Tag Archives: capitalism

The Real Estate State and Housing Insecurity: An Interview with Samuel Stein

Max Mishler’s interview with with Samuel Stein, author of the book Capital City: Gentrification and the Real Estate State (Verso, 2019), is part of the “(In)Security in the Time of COVID-19” series. Read the rest of the series, including a post contextualizing this interview, here. Max Mishler: Hi Sam. Thanks so much for taking the time to think with us… Read more »

The Real Estate State and Housing Insecurity in the Time of Covid-19

This post by Max Mishler is part of the “(In)Security in the Time of COVID-19” series. Read the rest of the series here. Toronto, ON, is the beating heart of Canadian finance capitalism. Global investment banks, mining companies, and consultancy firms dominate the downtown corridor and the Greater Toronto Area (GTA). The city is also home to several professional sports… Read more »

COVID-19 and Warehouse Work: The Making of a Health Crisis in Peel Region

Catherine Carstairs and Ravnit Dhinsa During COVID-19, thanks to e-commerce and video chats, it was possible for many workers to pick up their laptops and set up their office on the kitchen table. This could be stressful, especially for parents who had children at home, but at least these workers were safe from exposure to COVID-19. The essential workers powering… Read more »

It Inspires Us Still: A Century Later, the Winnipeg General Strike Still Matters

Christo Aivalis In just a few months, we will be in the midst of celebrating the 100th anniversary of the Winnipeg General Strike, where thousands of workers walked off the job, initially to support the traditional bargaining demands from some of the city’s established unions, but eventually to demonstrate a more systemic challenge to the social, political, and economic status… Read more »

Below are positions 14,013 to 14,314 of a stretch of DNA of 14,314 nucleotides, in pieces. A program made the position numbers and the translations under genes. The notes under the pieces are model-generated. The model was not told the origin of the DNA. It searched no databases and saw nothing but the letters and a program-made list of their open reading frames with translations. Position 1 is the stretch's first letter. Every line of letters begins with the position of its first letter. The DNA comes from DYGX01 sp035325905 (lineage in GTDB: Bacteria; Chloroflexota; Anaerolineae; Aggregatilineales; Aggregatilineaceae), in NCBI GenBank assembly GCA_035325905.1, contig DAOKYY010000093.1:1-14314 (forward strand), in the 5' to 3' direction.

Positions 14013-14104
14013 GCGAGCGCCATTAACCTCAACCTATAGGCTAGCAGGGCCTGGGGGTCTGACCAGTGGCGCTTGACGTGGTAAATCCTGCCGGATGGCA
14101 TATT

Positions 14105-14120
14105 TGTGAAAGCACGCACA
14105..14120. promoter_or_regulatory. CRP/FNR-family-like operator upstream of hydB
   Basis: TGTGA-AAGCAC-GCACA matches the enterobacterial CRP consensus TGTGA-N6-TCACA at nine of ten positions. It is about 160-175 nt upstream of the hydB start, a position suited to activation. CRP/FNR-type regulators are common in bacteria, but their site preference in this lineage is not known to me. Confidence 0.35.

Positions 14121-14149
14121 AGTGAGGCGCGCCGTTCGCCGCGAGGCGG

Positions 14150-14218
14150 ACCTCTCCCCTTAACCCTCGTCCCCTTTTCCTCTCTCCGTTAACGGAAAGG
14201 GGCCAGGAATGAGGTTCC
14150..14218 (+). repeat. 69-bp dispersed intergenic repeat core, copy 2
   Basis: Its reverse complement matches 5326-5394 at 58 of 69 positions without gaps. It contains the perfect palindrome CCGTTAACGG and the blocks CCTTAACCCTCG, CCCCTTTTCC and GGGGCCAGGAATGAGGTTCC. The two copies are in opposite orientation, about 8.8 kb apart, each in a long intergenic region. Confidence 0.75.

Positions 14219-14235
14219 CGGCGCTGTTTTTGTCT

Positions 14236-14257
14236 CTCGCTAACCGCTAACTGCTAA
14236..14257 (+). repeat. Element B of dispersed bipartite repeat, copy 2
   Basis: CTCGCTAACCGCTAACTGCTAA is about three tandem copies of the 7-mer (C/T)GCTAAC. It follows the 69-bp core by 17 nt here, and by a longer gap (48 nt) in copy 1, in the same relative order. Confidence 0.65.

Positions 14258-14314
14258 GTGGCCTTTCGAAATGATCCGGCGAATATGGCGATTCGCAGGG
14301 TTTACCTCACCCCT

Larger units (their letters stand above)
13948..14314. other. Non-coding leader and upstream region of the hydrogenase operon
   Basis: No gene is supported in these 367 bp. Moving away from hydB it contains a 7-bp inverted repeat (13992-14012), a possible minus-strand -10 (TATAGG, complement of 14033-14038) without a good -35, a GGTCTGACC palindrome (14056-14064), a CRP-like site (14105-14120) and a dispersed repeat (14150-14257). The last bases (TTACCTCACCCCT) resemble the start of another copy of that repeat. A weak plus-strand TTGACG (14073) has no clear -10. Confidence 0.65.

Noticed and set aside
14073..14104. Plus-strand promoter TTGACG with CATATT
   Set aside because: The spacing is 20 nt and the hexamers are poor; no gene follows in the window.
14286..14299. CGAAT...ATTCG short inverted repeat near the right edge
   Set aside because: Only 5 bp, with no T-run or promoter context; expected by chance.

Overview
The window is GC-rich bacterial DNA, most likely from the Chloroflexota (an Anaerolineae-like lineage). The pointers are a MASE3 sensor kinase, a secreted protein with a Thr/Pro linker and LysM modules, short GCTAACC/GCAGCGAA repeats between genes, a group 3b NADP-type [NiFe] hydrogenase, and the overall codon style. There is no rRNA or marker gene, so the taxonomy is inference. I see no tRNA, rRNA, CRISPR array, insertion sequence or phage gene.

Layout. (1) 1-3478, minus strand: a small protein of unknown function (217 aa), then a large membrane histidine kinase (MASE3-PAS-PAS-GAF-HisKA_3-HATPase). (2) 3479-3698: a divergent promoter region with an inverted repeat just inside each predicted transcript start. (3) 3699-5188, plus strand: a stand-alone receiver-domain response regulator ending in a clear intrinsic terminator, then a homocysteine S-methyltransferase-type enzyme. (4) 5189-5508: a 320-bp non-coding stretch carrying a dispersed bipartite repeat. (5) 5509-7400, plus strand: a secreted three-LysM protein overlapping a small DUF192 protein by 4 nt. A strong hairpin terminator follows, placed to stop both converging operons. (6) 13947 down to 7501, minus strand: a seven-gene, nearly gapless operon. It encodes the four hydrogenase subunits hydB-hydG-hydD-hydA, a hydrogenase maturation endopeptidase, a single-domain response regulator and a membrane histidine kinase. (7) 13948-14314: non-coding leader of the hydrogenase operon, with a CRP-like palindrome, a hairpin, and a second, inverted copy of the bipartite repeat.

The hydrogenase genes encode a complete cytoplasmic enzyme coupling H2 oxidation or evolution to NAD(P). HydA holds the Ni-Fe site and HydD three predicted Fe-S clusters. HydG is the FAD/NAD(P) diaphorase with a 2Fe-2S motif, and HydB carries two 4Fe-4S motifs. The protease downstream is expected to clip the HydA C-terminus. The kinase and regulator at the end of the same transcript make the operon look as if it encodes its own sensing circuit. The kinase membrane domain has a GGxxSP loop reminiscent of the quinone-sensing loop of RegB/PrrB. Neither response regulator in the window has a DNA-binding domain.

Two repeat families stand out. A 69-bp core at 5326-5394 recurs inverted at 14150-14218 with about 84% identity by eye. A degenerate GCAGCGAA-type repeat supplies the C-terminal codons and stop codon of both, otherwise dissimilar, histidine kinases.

Not so Accidental: Farmworkers, Car Crashes, and Capitalist Agriculture

By Edward Dunsworth  Early last month, near the southern Italian city of Foggia, sixteen migrant farmworkers from various African countries were killed in two separate car accidents. In both cases, vans taking migrants back to camp after work collided with trucks carrying tomatoes from the very fields they had spent the day toiling in. The tragedy brought international media scrutiny… Read more »

Teaching the Work Process and “Deskilling” with the Paper Airplane Game

Mark Leier Understanding that the division of labour as a function of class and power rather than technology and efficiency is crucial to understanding historical and contemporary capitalism.  Because the division of labour is fundamental to capitalism, practically everyone who works has some familiarity with it. We can use the ‘Paper Airplane Game’ as a way to draw on that… Read more »

#Canada150 / #Colonialism150: An Advertising History

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Janis Thiessen Government advertising for the sesquicentennial of Confederation began in 2013, “aimed at increasing Canadians’ knowledge and pride in Canada’s history and heritage.” The federal government promoted licensing agreements for commercial use of the “Canada 150” logo. A number of businesses in Canada took the opportunity to promote their products by connecting them to Canadian nationalism and Canadian history… Read more »

‘Tis the Season (for Social and Economic Change): Depression-Era Christian Socialism and an Alternative Meaning for Christmas

by Christo Aivalis If one peruses their televisions, computers, and streetscapes, they can’t help but forget that we have been in the throes of the Christmas season since November. But this form of Christmas celebration, tied so deeply with capitalism, belies the transformative optimism Christmas provided working-class socialists in the Depression, and still today. Much as Pope Francis’ criticisms of… Read more »

Back to Work: Revitalizing Labour and Working-Class History in Canada

A revitalized study of the history of workers, class relations, and capitalism can provide valuable insights for contemporary efforts to address Canada’s increasing economic inequality.

Backward as Forward: Reflections on Canada’s “Modern” Political Scene

By Christine McLaughlin While it is too soon for the historian to comment on the long-term effects of recent changes on the Canadian political landscape, the larger rightward shift is perhaps best evidenced by the federal New Democratic Party’s decision to “modernize” its constitution at its recent convention by “toning down” references to socialism. Pointing to “pragmatic” economic policies that… Read more »